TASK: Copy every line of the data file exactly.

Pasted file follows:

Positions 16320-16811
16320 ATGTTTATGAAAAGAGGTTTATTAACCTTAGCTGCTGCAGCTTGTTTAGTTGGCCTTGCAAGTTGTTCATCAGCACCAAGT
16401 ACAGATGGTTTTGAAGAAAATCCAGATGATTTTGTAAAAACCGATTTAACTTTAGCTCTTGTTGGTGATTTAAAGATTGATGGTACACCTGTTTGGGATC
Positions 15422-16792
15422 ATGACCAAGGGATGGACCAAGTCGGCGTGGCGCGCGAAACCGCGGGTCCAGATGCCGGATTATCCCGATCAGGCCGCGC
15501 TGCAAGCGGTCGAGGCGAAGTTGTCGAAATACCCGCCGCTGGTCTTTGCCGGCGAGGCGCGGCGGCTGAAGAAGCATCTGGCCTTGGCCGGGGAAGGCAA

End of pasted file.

Positions 16320-16811
16320 ATGTTTATGAAAAGAGGTTTATTAACCTTAGCTGCTGCAGCTTGTTTAGTTGGCCTTGCAAGTTGTTCATCAGCACCAAGT
16401 ACAGATGGTTTTGAAGAAAATCCAGATGATTTTGTAAAAACCGATTTAACTTTAGCTCTTGTTGGTGATTTAAAGATTGATGGTACACCTGTTTGGGATC
Positions 15422-16792
15422 ATGACCAAGGGATGGACCAAGTCGGCGTGGCGCGCGAAACCGCGGGTCCAGATGCCGGATTATCCCGATCAGGCCGCGC
15501 TGCAAGCGGTCGAGGCGAAGTTGTCGAAATACCCGCCGCTGGTCTTTGCCGGCGAGGCGCGGCGGCTGAAGAAGCATCTGGCCTTGGCCGGGGAAGGCAA